• Israel Preparing Position for Hague Debate - Aluf Benn
    Prime Minister Sharon met Wednesday with the steering panel preparing Israel's position on the separation fence that will be presented to the International Court of Justice in The Hague. Israel will say the ICJ is not authorized to discuss the separation fence, that the hearing is damaging the peace process, and that building the fence was justified for security reasons. The U.S. objects to using the ICJ in political disputes, but is still weighing its stand because it objects to the route of the fence. (Ha'aretz)
        See also below - Observations: "Why Does It Matter What They Think in The Hague?"
  • Global Commentary and Think-Tank Analysis (Best of U.S., UK, and Israel):

  • The Damage Suicide Bombings Do to Palestinians - Bradley Burston
    Nothing has done more to tarnish the image of the Palestinian national movement than suicide bombings. Nothing has done more to align Palestinians in the foreign - especially the American - mind with the likes of al-Qaeda. Nothing has done more to alienate Israelis from the Palestinian cause. Nothing has done more to fortify the argument that with suicide bombings, Palestinians make no distinction between Tel Aviv and Tel Romeida [in Hebron] - nor between Israeli soldiers, settlers, or leftist bleeding-hearts - and that their true goal is the eradication of the entirety of the Jewish state and the annihilation or exile of its non-Arab inhabitants. (Ha'aretz)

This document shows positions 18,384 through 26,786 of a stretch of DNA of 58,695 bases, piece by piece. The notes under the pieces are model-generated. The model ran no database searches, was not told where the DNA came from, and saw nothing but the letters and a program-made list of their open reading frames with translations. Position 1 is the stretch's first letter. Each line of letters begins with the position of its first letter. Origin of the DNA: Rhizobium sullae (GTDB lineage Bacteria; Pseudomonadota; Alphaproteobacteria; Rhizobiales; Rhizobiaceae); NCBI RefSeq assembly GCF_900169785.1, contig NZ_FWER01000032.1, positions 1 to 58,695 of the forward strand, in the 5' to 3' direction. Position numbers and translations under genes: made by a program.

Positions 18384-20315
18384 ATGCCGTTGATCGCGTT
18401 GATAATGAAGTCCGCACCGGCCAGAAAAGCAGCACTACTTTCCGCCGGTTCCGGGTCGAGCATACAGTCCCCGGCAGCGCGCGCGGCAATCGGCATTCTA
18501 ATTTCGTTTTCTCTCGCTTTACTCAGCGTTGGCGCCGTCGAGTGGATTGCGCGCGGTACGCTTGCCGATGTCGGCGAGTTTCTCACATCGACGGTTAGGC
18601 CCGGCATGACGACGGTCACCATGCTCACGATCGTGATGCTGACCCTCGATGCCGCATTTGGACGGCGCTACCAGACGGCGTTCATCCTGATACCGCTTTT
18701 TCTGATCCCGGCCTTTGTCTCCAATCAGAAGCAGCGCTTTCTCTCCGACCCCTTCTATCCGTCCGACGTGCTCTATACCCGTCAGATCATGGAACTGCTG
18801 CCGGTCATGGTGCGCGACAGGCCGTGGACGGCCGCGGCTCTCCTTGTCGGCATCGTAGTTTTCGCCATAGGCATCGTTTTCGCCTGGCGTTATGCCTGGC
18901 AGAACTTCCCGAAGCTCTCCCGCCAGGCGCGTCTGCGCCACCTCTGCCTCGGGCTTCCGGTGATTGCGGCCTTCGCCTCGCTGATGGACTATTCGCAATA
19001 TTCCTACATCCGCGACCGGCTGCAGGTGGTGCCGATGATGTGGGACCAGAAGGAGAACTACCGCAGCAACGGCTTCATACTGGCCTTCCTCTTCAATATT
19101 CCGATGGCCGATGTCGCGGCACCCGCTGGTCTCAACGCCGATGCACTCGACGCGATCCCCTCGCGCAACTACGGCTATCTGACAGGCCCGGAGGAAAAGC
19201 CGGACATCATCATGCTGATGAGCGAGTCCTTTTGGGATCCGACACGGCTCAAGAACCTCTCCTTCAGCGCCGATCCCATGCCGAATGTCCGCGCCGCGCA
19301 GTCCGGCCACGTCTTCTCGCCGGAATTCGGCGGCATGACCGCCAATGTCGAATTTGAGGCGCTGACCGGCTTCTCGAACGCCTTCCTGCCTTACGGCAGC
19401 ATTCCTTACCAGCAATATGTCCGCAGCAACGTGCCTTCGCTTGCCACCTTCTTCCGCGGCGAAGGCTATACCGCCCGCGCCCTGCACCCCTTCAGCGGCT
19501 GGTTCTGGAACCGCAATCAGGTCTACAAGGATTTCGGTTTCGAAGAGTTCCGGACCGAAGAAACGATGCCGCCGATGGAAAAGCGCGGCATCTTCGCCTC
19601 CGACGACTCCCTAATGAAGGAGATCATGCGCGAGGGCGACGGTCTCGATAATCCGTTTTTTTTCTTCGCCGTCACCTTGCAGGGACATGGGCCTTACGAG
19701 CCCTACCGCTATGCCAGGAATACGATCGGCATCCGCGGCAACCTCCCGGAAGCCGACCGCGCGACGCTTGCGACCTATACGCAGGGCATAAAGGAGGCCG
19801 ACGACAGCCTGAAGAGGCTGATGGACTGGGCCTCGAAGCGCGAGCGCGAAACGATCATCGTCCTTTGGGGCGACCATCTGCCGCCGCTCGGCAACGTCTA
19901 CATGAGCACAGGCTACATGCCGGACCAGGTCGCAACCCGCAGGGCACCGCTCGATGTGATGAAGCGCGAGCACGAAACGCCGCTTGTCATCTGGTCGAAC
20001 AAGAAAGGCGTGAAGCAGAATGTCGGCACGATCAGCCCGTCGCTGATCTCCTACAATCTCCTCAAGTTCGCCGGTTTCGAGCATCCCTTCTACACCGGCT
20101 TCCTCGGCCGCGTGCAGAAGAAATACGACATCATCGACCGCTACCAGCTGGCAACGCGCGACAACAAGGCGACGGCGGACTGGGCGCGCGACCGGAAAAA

See also "It's Simply Stupid" - Matthew Gutman
    "It's simply stupid," spat 40-year-old Ashur Salha. "Whoever ordered the bombing," said Salha, who is among about 150 Palestinian factory owners at Erez, "must have known that 30,000 mouths depend on our employment here. After all, this hurts us [the Palestinians] much more than it does the Israelis." (Jerusalem Post)
  • CNN's "Palestinian Swimmer" Story Sinks - Alex Safian
    CNN recently reported the sad tale of Palestinian Olympic hopeful Raad Awisat: "Because he was Palestinian, he was given two choices. Either join the Israeli swim team or pay to use the [Jerusalem YMCA] pool." A YMCA official denied that the organization demanded Awisat join the Israeli swim team. The YMCA is an independent organization with no connections to the Israeli government. According to the YMCA official, Raad's father, Hussein Awisat, who is also the coach of young Awisat's swim team, demanded special treatment for his swimmers. Yet it seems that for CNN, AP, the Washington Post, and the London Times, any Palestinian charge, no matter how outlandish, is worth reporting, but the facts are never worth checking. (CAMERA)